Good news for September babies - a new study has explained why children born in the ninth month of the year might be more successful than their peers, and it actually makes perfect sense...
Debating which month of the year is the best to be born is an age old discussion, and it tends to revolve around personal preferences like seasons, holidays, events (who wants a Christmas birthday?).
But it turns out that science might have settled the old argument once and for all, as researchers found a link between babies born in September and how successful they are later in life.
The study, conducted by the US National Bureau of Economic Research, collated research from the University of Toronto, the University of Florida and Northwestern University which analysed the cognitive development of 1.2 million school children to determine which month seems to produce the cleverest minds.
The study ultimately discovered ‘a positive relationship between school starting age and children’s cognitive development from age 6 to 15’.
Researchers found that starting school a little later in life could have a positive effect on a child’s cognitive development, and could even increase the likelihood of a child going to university, as well as reduce the likelihood of incarceration.
Image: Giphy Beyonce is famously a September baby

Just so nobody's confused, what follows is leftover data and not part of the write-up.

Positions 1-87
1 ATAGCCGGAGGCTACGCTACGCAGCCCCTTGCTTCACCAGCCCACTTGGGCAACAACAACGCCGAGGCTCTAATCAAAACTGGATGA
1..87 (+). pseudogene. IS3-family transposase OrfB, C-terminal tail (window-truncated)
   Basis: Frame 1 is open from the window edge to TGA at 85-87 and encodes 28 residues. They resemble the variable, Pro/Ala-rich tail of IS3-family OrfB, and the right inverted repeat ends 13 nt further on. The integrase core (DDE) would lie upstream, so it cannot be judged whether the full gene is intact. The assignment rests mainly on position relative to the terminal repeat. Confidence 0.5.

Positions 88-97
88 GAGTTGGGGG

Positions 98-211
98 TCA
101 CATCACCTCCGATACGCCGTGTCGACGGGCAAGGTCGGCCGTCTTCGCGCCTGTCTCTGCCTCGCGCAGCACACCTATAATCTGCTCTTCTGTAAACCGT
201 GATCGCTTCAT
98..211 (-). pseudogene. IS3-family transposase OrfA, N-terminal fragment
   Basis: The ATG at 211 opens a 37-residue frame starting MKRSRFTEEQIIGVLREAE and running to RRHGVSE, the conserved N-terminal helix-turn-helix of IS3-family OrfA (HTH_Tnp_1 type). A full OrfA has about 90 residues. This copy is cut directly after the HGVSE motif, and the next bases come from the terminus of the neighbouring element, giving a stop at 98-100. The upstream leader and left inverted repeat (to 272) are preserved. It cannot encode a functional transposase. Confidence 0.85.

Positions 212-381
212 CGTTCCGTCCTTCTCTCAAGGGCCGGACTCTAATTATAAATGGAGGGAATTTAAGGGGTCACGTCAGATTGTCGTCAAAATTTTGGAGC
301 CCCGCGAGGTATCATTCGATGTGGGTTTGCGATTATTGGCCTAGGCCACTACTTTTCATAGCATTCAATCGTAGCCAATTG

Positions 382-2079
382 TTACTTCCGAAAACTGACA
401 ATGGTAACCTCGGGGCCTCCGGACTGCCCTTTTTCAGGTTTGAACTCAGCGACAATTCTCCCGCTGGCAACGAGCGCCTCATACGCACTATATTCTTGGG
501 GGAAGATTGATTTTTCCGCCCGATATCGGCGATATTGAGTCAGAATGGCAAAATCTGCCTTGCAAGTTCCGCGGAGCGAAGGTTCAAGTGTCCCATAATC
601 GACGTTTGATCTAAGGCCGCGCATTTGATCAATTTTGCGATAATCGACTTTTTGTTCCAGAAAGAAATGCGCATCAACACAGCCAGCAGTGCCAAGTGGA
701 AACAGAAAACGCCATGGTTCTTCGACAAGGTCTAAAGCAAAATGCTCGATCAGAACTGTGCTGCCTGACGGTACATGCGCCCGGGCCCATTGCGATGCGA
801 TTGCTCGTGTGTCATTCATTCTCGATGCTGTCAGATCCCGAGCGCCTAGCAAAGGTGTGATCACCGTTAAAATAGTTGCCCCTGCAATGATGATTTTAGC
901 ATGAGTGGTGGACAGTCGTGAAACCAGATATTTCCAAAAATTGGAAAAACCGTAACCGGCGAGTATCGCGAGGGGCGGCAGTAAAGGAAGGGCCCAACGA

As children born in September are more developed than children born in August, for instance, that means they probably have a leg up on children who are younger but are in the same class.
Interestingly, the study found that while September babies had a higher grade average than those with birthdays during other months, classmates born 11 months later in August had the lowest average, appearing to support the theory.
Don’t let anyone born later in the academic year be disheartened by the findings, however, because the study also reports that the ‘under-performing’ children will eventually catch up to their older counterparts.
It’s not the first time September babies have been flagged up by studies as being potentially more successful than then Spring and Summer peers.
According the BBC, who analysed data obtained from Oxford and Cambridge universities under the freedom of information act, autumn births were 25 per cent more likely to get an Oxbridge place compared to summer-born applicants. Winter and spring births were 17 per cent and 15 per cent more likely to get places, respectively, than summer-born hopefuls.
Of course there are many other factors that contribute to a child’s development, but sounds like September babies could have a natural advantage – well done, Virgos.
Were any of your children September babies? Let us know in the comments!